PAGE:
I was on spring break when news of the coronavirus in the United States began. How strange to think of the ways I was once allowed to exist in public spaces. Speculation and anxiety quickly mounted; with the quick rise of cases, would I have to return to school? Some schools shut down quickly and told their students to not return from spring break. The concept of returning to school was horrifying to me. I was with my girlfriend in a different state, and we are both disabled. I knew from my social media feed that a slew of people had spent their vacation in Europe, and many had been in places like Spain where the virus had already taken hold.
With so many other top schools shutting down I assumed that my school, Vanderbilt University, would follow suit. I was wrong. Instead we returned to campus, only to be told to go home days later. Students were given five days to vacate campus, and those that couldn’t had to figure out how to advocate for their right to stay. What followed the order to return home was a litany of confusion. Would we get refunds? (Sort of.) How would classes look? (Quickly thrown together.) Would tuition be lowered? (No, and in the summer it increased!) Students were begging for information, crafting petitions and emails to administrators in order to get some understanding of what was going to happen with our $52,070-per-year education. We got few answers. The editorial board of Vanderbilt’s student newspaper, The Hustler, even published an article—“Vanderbilt, talk to us. Please.”—detailing their failed attempts to get answers from administrators. The months of confusion continued into the fall semester, and then on to the spring.
Each passing week brings new decisions from the administration. Recently they have: shut down a student-run meal donation group; denied a pass/fail option for the fall semester, and then extended pass/fail for the spring only because of teaching staff’s insistence; created extra in-class study days instead of giving days off; charged students for winter housing for the first time ever; and have routinely ignored different student initiatives such as graduate student unionizing and divestment from fossil fuels. With so many changes being announced, every day is spent wondering what the future holds for my undergraduate education.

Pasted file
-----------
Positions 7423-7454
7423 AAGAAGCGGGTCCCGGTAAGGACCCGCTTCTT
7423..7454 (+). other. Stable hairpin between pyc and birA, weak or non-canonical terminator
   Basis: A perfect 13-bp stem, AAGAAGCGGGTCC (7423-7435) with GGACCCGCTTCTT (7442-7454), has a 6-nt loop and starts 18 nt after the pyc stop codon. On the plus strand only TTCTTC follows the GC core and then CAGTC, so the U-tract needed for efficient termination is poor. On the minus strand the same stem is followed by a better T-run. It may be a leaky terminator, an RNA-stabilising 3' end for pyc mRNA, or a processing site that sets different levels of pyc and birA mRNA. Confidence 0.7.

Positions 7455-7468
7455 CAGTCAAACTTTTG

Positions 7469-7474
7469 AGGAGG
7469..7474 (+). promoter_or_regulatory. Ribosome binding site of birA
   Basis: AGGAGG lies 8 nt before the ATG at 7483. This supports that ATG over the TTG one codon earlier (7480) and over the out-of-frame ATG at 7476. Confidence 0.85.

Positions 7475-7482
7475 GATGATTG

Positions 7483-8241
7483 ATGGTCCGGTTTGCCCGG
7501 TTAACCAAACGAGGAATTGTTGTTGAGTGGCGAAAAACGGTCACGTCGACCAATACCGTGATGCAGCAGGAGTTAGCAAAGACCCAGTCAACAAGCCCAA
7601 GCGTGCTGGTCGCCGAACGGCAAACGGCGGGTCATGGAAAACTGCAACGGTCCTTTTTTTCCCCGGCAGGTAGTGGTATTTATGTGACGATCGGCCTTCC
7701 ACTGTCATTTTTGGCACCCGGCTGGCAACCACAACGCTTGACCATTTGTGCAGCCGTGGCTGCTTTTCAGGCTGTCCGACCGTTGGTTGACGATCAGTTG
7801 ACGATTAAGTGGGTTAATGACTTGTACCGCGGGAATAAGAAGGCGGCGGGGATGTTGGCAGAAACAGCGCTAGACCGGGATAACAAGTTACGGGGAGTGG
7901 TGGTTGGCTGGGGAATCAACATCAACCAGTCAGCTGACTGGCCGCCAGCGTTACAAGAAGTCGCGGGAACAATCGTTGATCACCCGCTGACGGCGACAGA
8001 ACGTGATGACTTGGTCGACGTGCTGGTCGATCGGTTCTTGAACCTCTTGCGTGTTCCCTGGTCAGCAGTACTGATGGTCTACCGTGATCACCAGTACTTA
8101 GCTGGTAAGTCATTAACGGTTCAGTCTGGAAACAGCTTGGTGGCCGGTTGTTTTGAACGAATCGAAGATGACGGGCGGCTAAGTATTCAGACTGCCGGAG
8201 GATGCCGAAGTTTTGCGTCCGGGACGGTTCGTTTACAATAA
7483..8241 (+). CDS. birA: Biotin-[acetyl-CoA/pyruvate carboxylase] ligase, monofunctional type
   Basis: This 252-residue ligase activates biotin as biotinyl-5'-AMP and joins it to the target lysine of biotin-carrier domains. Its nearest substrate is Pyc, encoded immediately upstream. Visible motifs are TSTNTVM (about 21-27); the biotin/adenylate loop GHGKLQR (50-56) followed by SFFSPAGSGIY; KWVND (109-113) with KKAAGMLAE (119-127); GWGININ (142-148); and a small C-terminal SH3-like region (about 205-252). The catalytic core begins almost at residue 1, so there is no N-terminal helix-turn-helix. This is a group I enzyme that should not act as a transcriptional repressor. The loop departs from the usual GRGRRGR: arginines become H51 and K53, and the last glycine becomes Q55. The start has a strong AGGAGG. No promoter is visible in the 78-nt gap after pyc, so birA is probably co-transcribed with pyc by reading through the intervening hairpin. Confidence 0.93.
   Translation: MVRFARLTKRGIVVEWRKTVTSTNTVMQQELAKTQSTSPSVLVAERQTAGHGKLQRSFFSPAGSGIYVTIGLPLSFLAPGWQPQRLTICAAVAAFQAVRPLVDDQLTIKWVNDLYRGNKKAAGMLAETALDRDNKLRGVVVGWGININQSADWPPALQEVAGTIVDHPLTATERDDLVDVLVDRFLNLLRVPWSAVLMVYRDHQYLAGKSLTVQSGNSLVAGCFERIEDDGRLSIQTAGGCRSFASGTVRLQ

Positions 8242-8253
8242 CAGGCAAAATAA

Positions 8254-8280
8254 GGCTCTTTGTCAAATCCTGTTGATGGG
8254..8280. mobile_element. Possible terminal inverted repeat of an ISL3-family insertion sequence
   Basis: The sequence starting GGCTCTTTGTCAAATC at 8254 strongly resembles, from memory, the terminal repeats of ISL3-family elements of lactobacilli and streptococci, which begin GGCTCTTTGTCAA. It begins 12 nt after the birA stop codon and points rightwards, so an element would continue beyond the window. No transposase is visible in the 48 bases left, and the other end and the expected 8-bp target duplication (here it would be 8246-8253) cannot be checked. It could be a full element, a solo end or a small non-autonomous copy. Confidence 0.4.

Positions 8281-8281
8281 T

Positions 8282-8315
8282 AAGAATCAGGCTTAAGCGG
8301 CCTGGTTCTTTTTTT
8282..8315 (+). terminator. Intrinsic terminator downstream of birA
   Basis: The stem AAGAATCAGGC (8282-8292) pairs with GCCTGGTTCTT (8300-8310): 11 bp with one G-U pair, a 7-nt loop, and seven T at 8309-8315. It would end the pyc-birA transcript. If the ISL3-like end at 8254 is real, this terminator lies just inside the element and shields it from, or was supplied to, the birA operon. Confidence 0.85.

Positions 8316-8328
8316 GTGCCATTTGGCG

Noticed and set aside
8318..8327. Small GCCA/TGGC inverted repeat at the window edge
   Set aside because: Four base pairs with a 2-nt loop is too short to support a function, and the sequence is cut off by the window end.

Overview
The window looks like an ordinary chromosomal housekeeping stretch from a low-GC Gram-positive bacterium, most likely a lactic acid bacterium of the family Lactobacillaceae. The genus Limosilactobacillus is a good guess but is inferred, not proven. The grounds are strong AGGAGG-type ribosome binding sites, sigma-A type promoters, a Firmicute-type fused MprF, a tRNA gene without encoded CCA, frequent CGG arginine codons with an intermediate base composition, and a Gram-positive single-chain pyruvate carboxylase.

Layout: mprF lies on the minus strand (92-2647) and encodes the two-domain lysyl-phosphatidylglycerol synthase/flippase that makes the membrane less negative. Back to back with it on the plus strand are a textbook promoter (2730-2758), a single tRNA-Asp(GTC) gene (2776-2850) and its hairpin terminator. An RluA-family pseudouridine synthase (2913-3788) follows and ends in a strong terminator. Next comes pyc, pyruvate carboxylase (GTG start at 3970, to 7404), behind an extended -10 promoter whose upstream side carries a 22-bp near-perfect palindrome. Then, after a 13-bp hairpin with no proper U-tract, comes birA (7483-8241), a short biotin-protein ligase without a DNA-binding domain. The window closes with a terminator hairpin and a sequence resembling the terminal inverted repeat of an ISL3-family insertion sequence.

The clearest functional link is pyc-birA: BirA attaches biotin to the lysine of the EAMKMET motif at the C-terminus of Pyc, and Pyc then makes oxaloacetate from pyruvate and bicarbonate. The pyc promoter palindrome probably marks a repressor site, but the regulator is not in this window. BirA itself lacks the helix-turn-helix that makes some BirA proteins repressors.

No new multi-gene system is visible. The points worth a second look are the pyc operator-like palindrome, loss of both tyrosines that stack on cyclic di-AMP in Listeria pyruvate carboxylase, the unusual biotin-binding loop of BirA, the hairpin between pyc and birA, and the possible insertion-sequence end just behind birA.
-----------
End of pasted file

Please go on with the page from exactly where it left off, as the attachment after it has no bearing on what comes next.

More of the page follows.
As a current college student at one of the top 20 universities in America, I have seen the ramifications of COVID on secondary education first hand. For college students, this was exacerbated by the mixed messages they received from their respective schools. While dealing with loss of income, family illness and death, and other life-changing events, students were also left to advocate for their education. Students were displaced, forced to quickly leave their college residences and inadvertently bring the virus home. The quality of education lowered significantly as classes that weren’t designed to be online were hastily modified to meet virtual learning requirements. Disabled students were and continue to be left behind with requested accommodations ignored. Regardless of how poorly things are going in the world, colleges are still prioritizing the bottom line.
In his 2011 book The Fall of Faculty, Johns Hopkins University political science professor Benjamin Ginsberg argues that universities today are becoming increasingly controlled by administrators and staffers, many of whom “do very little besides collecting checks and engaging in make-work activities that siphon off resources from potentially more productive uses.” Make-work activities are essentially just busywork, or tasks that only exist to keep someone busy. Ginsberg goes on to explain how the shift occurred in higher education: before the 1980s and 1990s people understood the management model of higher education, whether public or private, as something that operated differently than the management of business. “As recently as the 1960s and 1970s,” says Gingberg “America’s universities were heavily influenced, if not completely driven, by faculty ideas and concerns,” but as time went on, administrators transferred more power to themselves by increasing their numbers. With a faculty-guided staff, even top administrators (usually drawn from faculty) would require support from teachers for management decisions. With more administrators than professors, administrators can afford to ignore the faculty’s opinions.